The worst kind of identity crises (I just decided) are those that you don't see coming. My unexpected mind-melt hit three days before my wedding in a fast-food parking lot. Everything -- the seating chart, the mason jars, the guest gifts -- was organized ahead of schedule. And, intellectually, I felt more than prepared to say "I do." Nevertheless, one minute I was ordering tacos and the next minute I found myself sobbing uncontrollably as I reflected on the last ten-years of my life. Lily, my 11-year-old daughter, was sitting in the passenger seat scrolling through her Instagram account. She rolled her eyes at me because I'm "always so emotional." I laughed at her incredulity and the way she is practicing being too cool for me these days.
What I could barely explain because I could barely understand myself was that I felt ready to be married, but suddenly felt very unprepared to give up being a single-mom. Sharing my life with another person would permanently change me, and it would permanently change things between me and my daughter. (Also, what was I going to call myself?) Identity. Crash.
The first level of identity in Los Angeles is all about who are you are (actor, writer, director?), and where you fit in (Santa Monica, Silver Lake, the Valley?). But the second level, ironically, is all about how unique you are in between all the clichés. My life isn't glamorous, but I was very proud of being a single mother, and I valued the way it set me apart despite the myriad challenges. It earned me looks of admiration for the smallest achievements, it justified the bags under my eyes, it made people feel sorry for me. It made me feel sorry for myself too, which can feel good in its own way. Perhaps most of all, being a single mother validated that tiny voice in my head that said I was different from everybody else and would never perfectly fit in anywhere. It made me the underdog. People love the underdog. I love the underdog.
Whenever I meet a twenty-two-year-old, I can't believe I was pregnant that young. Whenever I'm with a three-year-old, I can't believe I decided to move to Los Angeles, away from my family, with a child that size in my arms. Looking back on those first years, I know they were factually, objectively difficult, but that's not what I remember. Instead, the memories of single-motherhood feel like a cool washcloth on our foreheads because our first apartment didn't have air conditioning. They are the sounds of dancing music, which used to be Disney movie songs and this one tape of Halloween rhymes that she couldn't get enough of and were always stuck in my head. We faced life in Los Angeles as a superhero duo who ate boxed tomato soup from Trader Joe's, and made special trips to McDonald's for ice cream sundaes with extra hot fudge (the trick is to ask them to put a pump of sauce in the bottom, before the ice cream).
My identity as a single-mother made me feel special, because our life was special; it connected me to my daughter and our life together with an untouchable bond. Marrying the love of my life means that our era of Team Just Us is coming to an end. Having a third member might make us stronger -- no, it undeniably has made our life stronger, better, fuller in all ways -- but it is a difference that made me feel off balance and unsure of myself in a way I didn't expect.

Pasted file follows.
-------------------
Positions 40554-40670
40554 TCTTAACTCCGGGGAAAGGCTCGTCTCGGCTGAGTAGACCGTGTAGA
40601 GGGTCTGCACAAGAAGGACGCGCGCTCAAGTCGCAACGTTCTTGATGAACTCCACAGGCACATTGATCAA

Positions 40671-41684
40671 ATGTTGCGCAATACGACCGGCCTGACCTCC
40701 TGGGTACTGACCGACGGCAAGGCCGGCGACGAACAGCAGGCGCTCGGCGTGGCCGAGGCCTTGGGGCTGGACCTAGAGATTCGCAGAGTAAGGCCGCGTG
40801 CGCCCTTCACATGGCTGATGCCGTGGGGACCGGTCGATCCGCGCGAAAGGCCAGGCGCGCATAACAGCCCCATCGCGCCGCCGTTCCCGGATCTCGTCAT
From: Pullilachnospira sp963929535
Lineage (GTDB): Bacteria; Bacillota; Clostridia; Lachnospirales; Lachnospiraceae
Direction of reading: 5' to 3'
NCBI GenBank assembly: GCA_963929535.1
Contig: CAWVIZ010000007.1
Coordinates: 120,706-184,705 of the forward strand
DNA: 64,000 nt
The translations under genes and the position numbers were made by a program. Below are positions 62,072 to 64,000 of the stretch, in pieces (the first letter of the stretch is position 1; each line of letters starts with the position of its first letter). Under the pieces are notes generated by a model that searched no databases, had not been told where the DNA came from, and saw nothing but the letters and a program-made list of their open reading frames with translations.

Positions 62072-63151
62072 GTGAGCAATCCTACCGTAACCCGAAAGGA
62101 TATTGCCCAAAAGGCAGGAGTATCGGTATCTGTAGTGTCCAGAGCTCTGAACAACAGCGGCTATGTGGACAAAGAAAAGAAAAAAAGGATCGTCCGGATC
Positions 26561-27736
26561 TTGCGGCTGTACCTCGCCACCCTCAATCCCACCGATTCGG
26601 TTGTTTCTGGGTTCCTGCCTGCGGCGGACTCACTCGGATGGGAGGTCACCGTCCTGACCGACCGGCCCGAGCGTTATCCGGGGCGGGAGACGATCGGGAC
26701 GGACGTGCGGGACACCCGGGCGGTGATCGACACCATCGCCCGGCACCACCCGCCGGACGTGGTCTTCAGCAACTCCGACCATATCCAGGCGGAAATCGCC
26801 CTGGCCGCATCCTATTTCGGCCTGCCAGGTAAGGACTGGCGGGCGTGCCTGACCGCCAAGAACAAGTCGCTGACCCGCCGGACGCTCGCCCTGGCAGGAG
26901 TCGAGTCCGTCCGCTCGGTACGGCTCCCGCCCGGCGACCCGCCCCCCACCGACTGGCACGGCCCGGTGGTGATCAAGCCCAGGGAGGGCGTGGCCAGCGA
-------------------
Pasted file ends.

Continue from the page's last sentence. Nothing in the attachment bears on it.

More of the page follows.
The truth is, letting go of my single-motherhood might mean that I have to admit and accept that my life is pretty wonderful, and that I'm not the underdog anymore. Just as my life is moving in one direction, the lives of people around me are also changing; a number of our friends are divorcing, and others are pregnant for the first time. Roles have flipped, and I'm trying not to feel guilty.
Instead of wasting energy on needless remorse about nice things in my life, I'm finding that I can be grateful, and more helpful. Surviving as a single mom would have been impossible if it weren't for the help of friends and family. With a husband to share the workload of life, and my daughter slowly growing more independent, I have more time to give back in ways I couldn't before. Over the past few months, I've roasted a chicken, I've offered to help plan a baby-shower, and I dropped off a collection of shoe-boxes for a preschool project. This past weekend I cut out hundreds of paper hearts for our friends getting married in two weeks. Now I am in the position to be of service and give a whole lot back to the people and the city that took such good care of me, and that feels nice, no matter where it puts me in the greater social scheme of things.
My daughter and I will always find ways to be a team as I change into a wife and she changes into a young woman; for now, McDonald's isn't going anywhere. If I really need to, I can find other ways to be an underdog. (Go Browns.)
This Post Was Originally Published at A Practical Wedding.